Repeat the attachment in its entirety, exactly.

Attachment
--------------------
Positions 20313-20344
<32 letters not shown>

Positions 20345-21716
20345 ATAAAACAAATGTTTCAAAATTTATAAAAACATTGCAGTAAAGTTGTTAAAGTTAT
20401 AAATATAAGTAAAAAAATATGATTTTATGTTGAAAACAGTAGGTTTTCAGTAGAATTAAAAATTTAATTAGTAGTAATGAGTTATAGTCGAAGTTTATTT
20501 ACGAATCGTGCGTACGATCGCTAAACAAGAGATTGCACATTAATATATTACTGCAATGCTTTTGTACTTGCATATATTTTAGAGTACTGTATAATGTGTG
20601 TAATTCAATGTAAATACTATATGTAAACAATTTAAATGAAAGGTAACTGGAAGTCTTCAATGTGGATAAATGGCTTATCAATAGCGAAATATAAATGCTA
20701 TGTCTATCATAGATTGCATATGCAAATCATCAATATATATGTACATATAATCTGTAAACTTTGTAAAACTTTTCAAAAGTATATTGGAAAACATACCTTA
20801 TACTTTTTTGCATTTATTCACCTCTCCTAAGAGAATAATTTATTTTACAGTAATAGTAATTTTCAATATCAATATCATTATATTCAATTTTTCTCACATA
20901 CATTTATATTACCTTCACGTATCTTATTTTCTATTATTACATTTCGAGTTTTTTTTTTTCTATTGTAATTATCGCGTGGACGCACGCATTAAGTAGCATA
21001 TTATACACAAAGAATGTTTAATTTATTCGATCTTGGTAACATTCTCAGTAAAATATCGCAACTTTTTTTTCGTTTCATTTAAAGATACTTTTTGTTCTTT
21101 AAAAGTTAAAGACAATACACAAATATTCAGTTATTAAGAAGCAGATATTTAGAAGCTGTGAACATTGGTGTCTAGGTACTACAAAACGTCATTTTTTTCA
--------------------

Positions 20313-20344
<32 letters not shown>

Positions 20345-21716
20345 ATAAAACAAATGTTTCAAAATTTATAAAAACATTGCAGTAAAGTTGTTAAAGTTAT
20401 AAATATAAGTAAAAAAATATGATTTTATGTTGAAAACAGTAGGTTTTCAGTAGAATTAAAAATTTAATTAGTAGTAATGAGTTATAGTCGAAGTTTATTT
20501 ACGAATCGTGCGTACGATCGCTAAACAAGAGATTGCACATTAATATATTACTGCAATGCTTTTGTACTTGCATATATTTTAGAGTACTGTATAATGTGTG
20601 TAATTCAATGTAAATACTATATGTAAACAATTTAAATGAAAGGTAACTGGAAGTCTTCAATGTGGATAAATGGCTTATCAATAGCGAAATATAAATGCTA
20701 TGTCTATCATAGATTGCATATGCAAATCATCAATATATATGTACATATAATCTGTAAACTTTGTAAAACTTTTCAAAAGTATATTGGAAAACATACCTTA
20801 TACTTTTTTGCATTTATTCACCTCTCCTAAGAGAATAATTTATTTTACAGTAATAGTAATTTTCAATATCAATATCATTATATTCAATTTTTCTCACATA
20901 CATTTATATTACCTTCACGTATCTTATTTTCTATTATTACATTTCGAGTTTTTTTTTTTCTATTGTAATTATCGCGTGGACGCACGCATTAAGTAGCATA
21001 TTATACACAAAGAATGTTTAATTTATTCGATCTTGGTAACATTCTCAGTAAAATATCGCAACTTTTTTTTCGTTTCATTTAAAGATACTTTTTGTTCTTT
21101 AAAAGTTAAAGACAATACACAAATATTCAGTTATTAAGAAGCAGATATTTAGAAGCTGTGAACATTGGTGTCTAGGTACTACAAAACGTCATTTTTTTCA